NASHVILLE, Tenn. (WKRN) — During Memorial Day, it is common for many people to look for ways to honor the memory of those who have served the United States or help veterans in need.

Around this time of year, the Better Business Bureau (BBB) wants to make you aware of scams that target citizens and members of the military, and help you spot any questionable appeals that have a patriotic approach.

According to the BBB, in 2022, roughly 41% of military spouses and 36% of veterans fell victim to scams.

These schemes can appear in several forms; some of the most common schemes include scammers impersonating a military member or veteran charity with the goal of soliciting donations, posing as the Veterans Administration (VA) to gain access to important information like a credit card, bank, and financial records to allegedly update records with the VA.

Social media and dating sites can even play a factor in Memorial Day-related scams that aim to convince victims to wire funds to help who they are lead to believe is a deployed service member.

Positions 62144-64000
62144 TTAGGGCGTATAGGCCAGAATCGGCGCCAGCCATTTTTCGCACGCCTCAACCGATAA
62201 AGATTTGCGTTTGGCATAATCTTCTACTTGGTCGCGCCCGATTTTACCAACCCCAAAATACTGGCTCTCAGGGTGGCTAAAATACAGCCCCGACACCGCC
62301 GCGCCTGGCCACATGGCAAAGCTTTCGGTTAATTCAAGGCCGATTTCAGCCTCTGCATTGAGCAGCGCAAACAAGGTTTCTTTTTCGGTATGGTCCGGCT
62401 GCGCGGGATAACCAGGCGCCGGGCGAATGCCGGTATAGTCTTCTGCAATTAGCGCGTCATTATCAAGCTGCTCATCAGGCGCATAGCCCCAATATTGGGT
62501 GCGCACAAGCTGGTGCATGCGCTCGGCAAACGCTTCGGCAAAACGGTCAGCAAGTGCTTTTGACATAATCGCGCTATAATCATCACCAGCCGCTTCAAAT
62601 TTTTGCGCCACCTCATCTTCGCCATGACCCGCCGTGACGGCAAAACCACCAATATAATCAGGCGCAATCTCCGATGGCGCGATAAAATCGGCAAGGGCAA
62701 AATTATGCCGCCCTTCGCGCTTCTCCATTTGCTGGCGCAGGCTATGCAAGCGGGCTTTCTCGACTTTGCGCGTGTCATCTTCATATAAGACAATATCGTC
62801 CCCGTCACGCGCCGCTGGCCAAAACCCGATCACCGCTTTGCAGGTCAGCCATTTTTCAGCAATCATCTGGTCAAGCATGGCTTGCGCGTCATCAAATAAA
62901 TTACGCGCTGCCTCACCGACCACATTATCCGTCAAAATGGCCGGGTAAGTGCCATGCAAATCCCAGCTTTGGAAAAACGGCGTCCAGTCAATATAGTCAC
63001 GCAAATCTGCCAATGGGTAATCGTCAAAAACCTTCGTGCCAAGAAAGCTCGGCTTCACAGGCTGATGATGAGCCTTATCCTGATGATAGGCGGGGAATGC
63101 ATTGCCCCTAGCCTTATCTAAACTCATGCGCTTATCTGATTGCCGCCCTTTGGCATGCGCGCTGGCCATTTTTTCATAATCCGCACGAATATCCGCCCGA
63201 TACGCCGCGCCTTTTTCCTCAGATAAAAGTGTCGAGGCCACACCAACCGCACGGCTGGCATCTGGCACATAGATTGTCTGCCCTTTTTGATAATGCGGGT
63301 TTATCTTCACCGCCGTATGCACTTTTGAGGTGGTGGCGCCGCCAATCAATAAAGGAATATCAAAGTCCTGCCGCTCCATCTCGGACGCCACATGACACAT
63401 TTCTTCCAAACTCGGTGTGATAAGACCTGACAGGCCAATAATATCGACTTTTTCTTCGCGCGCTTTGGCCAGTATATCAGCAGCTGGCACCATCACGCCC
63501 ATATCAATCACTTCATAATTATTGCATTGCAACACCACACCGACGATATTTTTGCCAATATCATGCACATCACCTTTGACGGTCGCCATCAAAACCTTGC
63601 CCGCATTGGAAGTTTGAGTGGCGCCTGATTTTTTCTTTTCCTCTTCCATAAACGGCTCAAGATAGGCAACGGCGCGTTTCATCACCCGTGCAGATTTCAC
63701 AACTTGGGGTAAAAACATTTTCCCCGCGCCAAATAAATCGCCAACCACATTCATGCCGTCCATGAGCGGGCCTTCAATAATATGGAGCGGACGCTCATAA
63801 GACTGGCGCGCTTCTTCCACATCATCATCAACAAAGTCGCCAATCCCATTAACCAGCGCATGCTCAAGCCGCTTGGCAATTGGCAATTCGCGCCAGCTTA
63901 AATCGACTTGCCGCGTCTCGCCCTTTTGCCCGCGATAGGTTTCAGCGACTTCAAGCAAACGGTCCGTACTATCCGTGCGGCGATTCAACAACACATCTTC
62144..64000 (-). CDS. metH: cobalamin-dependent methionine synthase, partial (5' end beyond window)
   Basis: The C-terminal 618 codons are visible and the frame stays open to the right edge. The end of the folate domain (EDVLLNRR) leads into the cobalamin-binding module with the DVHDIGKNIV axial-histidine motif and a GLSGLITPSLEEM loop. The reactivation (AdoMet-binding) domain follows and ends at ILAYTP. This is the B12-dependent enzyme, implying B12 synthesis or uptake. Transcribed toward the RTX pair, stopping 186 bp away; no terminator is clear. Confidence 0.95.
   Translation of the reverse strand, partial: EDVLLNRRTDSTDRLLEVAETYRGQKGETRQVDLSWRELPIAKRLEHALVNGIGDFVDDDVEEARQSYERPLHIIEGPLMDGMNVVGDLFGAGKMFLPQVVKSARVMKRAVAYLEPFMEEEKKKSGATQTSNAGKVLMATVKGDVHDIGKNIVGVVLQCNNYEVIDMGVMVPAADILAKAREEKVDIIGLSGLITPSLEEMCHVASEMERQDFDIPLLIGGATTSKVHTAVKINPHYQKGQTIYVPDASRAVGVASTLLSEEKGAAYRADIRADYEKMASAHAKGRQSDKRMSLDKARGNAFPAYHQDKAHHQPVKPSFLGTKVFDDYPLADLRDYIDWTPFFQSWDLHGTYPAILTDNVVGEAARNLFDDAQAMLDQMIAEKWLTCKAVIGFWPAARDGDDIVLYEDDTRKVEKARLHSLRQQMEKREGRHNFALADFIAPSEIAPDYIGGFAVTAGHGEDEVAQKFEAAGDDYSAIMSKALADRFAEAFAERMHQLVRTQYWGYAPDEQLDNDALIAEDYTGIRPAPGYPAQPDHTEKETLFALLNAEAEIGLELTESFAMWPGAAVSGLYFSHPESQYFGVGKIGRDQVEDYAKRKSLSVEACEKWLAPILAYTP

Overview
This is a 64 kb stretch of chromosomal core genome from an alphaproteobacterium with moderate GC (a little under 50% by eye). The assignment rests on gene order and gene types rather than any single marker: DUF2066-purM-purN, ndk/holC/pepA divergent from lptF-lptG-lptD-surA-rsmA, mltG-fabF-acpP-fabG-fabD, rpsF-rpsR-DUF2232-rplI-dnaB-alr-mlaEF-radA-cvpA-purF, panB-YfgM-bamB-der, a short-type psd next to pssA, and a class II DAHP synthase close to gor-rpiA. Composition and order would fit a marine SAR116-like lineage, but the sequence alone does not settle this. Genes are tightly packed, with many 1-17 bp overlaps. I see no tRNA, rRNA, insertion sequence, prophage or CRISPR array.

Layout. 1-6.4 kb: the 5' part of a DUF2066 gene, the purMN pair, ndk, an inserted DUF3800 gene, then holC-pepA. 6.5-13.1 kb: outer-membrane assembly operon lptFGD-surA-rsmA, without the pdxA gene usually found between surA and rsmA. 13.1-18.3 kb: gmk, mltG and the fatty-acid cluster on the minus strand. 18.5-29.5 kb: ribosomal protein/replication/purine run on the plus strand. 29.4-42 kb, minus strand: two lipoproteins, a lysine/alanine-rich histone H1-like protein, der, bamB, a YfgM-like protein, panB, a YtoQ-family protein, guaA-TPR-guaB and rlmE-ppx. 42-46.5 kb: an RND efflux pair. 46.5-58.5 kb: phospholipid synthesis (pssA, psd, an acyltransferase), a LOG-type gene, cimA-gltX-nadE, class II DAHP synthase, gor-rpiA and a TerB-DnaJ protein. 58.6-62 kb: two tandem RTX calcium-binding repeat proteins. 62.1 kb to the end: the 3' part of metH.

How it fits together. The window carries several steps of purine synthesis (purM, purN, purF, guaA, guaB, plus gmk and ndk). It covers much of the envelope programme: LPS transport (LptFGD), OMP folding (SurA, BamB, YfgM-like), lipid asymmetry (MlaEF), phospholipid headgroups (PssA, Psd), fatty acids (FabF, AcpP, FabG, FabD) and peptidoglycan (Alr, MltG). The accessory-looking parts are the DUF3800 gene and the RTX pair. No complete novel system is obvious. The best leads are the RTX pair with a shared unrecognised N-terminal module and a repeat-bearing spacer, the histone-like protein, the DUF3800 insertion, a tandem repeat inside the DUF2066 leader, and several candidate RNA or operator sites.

For Sharie Bardo, the general manager of American Legion Post 88 in Donelson, it’s disheartening to believe that anyone would try to take advantage during the observance of such an important holiday.

“Honestly, it hurts my heart because the veterans have done so much for us,” said Bardo.

If you would like to donate locally, Bardo said American Legion Post 88 is a non-profit organization that will never call you and ask for money over the phone. However, there are other secure ways to give.

“You can either call the post or you can come into the post. We take donations all the time. You can write a check; you can do cash. We’ll give you a receipt for everything that you give to us because we are not about taking advantage of anybody, but we want to take care of everybody that we can,” said Bardo.

BBB officials encourage consumers to always do their research before giving to any charity. It’s important to confirm the exact name of the charity you plan to give to because there are thousands across the country and mistaken identity is a commonly reported issue.

The BBB said a good way to start is by checking to see if the organization meets BBB charity standards.